• $9.9 million was lost on the purchase of the 344-unit building at 1212 S. Michigan Ave. Using pension money, Davis and Vanecko paid $65.2 million in September 2006 to buy it — and sold it about five years later for $65.5 million. The pension funds never got any money from the sale.
• $2.8 million was lost on two loans to the owners of the Chicago Defender’s former home, a boarded-up building at 2400 S. Michigan Ave. It’s unclear why DV Urban lent pension money to developers Brian O’Connell of LaGrange and his partner, Matthew A. O’Malley, a politically connected restaurateur who has been battling City Hall over a sweetheart deal to operate the Park Grill restaurant in Millennium Park. After a bank foreclosed on the Defender building, O’Connell and O’Malley sold the property in 2014. The pension funds didn’t get any money from the sale.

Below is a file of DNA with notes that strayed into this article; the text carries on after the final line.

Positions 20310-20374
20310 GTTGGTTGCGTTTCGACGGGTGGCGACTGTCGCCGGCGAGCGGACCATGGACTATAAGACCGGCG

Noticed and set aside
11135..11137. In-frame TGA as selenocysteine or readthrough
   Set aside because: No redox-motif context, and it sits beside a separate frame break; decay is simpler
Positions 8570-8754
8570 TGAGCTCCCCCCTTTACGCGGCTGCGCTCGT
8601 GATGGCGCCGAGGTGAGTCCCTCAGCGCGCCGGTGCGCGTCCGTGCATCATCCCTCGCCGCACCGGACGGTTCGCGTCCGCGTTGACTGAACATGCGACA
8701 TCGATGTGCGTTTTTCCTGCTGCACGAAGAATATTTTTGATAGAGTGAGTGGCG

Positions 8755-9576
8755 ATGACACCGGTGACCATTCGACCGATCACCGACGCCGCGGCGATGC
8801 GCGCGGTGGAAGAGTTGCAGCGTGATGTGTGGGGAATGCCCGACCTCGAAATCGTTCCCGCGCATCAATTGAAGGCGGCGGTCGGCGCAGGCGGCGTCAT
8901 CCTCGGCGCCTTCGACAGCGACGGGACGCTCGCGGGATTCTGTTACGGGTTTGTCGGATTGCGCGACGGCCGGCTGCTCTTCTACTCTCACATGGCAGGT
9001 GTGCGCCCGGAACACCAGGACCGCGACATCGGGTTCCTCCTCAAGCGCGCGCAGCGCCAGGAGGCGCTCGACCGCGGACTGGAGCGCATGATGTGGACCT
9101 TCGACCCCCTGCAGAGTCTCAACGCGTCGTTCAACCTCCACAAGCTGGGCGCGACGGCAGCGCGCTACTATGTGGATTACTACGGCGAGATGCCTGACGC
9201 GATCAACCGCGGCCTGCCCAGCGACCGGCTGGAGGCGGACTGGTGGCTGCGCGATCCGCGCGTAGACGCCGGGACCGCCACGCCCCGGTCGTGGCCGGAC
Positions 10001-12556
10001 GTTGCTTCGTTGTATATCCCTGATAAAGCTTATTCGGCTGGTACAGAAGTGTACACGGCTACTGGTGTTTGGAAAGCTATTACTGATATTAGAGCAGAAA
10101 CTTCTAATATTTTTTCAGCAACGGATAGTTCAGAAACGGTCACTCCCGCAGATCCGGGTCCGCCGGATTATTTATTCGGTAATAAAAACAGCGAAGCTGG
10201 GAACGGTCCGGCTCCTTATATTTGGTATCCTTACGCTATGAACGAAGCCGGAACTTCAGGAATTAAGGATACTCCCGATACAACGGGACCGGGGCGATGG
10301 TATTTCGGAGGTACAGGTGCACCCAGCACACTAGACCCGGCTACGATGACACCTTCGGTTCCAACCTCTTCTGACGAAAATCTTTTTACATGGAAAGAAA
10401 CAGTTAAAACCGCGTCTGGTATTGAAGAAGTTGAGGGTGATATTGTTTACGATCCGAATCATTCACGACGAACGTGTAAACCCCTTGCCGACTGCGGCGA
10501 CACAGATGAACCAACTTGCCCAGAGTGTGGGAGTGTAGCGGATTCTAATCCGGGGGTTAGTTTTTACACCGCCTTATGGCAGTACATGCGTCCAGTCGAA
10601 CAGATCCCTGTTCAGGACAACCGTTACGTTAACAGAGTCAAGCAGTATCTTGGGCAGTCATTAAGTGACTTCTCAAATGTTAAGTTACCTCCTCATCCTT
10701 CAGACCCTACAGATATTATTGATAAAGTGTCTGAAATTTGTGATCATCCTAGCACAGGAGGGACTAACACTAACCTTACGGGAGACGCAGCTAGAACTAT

• $2.65 million helped DV Urban pay $11.7 million in 2007 for a commercial building at 217 N. Jefferson St. The building was sold last year for $14.5 million — one of the deals that helped the pension funds recover $6 million.
• $6.5 million was used by DV Urban toward $11.5 million it paid for a 162-unit apartment building at 7100 S. South Shore Dr. It was sold last year for $6.75 million, helping return some money to the pension funds.
• $3.5 million went toward $4.2 million DV Urban paid for the stores at 3508 S. State St., part of the CHA’s redevelopment of Stateway Gardens. The pension funds hope to sell the land this year.
• $16.9 million went to loans to developers of 3030 N. Broadway, where a Mariano’s store is being built, and to buy adjacent land at 3013-17 N. Waterloo. The property is expected to be sold this year.